Naperville’s teenagers may soon get a downtown home of their own.
The Naperville Plan Commission recently gave a unanimous positive recommendation to a petition by the NaperBridge group for its proposed teen center at 231 S. Washington St.
The plan will now go to the full City Council for a vote.
“We want to provide a welcoming place for Naperville teens,” NaperBridge Executive Director Andy Jack told the commission.
He stressed that teens needed “a place of their own, that belongs to them.”
The conditional use permit the group is seeking is necessary for operation in the downtown district, which is zoned B-4 and puts an emphasis on retail tenants. But because of the lack of a street-side entrance, the parcel slated for the teen center has limited appeal for retail businesses, backers of the plan said.
The center would occupy 700 square feet on the first floor and another 700 square feet on the second at the building.
City staff supported the conditional use and agreed that the property had limited retail appeal, concluding that the presence of the teen center would not have an adverse impact on the retail nature of the surrounding area.
Planning Operations Manager Allison Laff also pointed out that the Naperville Downtown2030 Plan was open to more amenities for teens.
Laff indicated that the Naperville Police Department had reviewed the plan and not put forth any objections.
As for the actual activities envisioned at the center, Jack said that the staff would rely heavily on its 10-person student board for suggestions. He stressed flexibility in programing, suggesting that activities could include acoustic bands, DJs, student-oriented yoga, or study sessions for college entrance exams.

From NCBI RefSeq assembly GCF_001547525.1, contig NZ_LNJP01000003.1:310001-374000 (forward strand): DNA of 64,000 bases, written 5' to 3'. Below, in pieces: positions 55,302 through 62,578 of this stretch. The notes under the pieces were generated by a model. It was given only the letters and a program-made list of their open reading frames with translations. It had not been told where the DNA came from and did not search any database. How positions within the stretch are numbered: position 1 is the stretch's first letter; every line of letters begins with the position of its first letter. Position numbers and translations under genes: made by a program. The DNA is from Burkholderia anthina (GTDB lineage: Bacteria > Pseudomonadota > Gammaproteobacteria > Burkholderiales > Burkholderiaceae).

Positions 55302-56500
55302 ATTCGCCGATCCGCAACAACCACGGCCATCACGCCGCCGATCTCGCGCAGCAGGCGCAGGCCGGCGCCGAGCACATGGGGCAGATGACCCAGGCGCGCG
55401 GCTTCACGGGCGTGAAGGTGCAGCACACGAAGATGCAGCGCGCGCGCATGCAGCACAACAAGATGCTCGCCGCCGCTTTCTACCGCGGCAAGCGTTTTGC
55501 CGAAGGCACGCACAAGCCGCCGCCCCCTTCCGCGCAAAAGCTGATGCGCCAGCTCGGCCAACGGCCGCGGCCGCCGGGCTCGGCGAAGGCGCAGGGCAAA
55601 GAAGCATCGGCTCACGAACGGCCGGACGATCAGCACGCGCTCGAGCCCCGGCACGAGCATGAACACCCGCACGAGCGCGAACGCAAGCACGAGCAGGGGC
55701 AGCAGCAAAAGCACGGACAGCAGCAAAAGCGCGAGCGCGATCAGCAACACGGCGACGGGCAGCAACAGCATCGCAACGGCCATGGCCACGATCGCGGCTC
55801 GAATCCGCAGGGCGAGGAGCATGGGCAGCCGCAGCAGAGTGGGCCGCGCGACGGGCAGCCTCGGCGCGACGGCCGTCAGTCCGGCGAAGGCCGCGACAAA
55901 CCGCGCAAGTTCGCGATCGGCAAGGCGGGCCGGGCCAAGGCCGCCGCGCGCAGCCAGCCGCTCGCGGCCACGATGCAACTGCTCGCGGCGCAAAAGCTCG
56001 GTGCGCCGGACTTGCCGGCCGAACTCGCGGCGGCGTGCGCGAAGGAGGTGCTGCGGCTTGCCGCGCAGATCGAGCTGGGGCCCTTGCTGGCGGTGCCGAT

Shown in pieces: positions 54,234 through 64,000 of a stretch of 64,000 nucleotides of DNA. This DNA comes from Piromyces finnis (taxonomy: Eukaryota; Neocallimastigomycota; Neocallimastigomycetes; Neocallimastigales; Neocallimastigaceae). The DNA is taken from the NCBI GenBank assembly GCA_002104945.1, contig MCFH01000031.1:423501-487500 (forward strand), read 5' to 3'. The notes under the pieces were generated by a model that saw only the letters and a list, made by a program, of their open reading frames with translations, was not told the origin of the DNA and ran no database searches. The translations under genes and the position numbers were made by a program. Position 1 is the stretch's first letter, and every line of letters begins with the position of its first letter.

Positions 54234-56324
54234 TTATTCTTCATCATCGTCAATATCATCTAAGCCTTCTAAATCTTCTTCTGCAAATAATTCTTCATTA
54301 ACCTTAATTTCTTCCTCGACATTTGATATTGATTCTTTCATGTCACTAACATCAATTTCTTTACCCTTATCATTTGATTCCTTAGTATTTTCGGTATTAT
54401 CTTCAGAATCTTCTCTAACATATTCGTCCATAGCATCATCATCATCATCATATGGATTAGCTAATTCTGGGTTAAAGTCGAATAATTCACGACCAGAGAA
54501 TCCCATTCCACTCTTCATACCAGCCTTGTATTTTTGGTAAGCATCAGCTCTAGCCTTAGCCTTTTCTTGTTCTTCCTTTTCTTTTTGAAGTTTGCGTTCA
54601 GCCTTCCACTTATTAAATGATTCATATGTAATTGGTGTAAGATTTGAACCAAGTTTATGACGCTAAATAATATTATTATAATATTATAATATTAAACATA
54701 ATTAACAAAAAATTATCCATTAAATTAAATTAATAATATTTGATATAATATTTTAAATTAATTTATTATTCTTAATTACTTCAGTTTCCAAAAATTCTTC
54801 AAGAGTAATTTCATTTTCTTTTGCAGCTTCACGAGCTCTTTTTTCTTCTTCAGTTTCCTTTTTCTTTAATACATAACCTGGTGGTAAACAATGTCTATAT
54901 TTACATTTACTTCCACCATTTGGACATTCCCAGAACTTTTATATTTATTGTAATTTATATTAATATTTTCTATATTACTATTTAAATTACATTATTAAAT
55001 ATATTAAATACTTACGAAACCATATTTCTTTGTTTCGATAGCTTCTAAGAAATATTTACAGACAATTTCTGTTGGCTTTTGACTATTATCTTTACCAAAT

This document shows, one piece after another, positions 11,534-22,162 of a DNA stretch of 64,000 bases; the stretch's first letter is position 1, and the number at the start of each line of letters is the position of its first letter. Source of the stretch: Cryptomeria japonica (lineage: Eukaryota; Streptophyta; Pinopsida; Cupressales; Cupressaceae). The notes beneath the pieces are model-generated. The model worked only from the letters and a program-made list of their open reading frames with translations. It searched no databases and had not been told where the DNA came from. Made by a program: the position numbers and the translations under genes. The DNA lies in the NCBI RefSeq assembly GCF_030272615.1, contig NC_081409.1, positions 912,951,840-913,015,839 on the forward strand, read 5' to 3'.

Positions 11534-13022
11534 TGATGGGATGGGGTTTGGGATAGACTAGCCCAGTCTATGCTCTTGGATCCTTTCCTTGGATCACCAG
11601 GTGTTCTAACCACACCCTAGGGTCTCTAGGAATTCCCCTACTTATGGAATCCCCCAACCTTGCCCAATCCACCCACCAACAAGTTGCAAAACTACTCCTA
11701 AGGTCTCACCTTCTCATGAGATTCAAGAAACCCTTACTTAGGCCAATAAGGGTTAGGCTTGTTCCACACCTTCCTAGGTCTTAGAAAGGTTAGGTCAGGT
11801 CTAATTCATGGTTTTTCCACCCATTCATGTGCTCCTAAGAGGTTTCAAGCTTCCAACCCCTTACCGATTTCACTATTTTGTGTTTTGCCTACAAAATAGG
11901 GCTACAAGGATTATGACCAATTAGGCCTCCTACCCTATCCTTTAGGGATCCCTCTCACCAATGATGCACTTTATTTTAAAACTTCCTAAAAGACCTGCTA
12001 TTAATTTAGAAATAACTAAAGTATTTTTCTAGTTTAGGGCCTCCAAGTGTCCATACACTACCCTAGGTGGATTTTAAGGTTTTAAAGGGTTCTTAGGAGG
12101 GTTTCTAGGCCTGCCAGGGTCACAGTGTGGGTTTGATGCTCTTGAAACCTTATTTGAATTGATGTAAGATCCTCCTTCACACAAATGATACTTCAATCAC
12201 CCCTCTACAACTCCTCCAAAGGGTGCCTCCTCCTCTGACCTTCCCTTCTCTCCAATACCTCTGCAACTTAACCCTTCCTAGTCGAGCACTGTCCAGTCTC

“We’re looking at how we can serve them best without reinventing the wheel,” Jack said.
Commissioners had questions about the plan, though.
Commission member Kevin Coyne wanted to know about staffing for the center and how access would be controlled. Jack told him that the staff would always have at least one volunteer and that the access would be strictly controlled from a kiosk, with teens having to register for admittance to events.
Jack said that NaperBridge was committed to maintaining a 10 to one ratio of teens to staff members at all times.
With a parking lot directly in back of the location, there was some concern about teens hanging out in the back when the center is closed. But Jack stressed that security cameras would be operational and that the center had already put together a plan for security.
Jack said that if the City Council OKs the plan this month, work on the teen center could begin soon.
The preliminary cost for renovating the space is estimated to be $50,000, although additional costs could emerge.
“We’re still putting together a quote,” Jack said.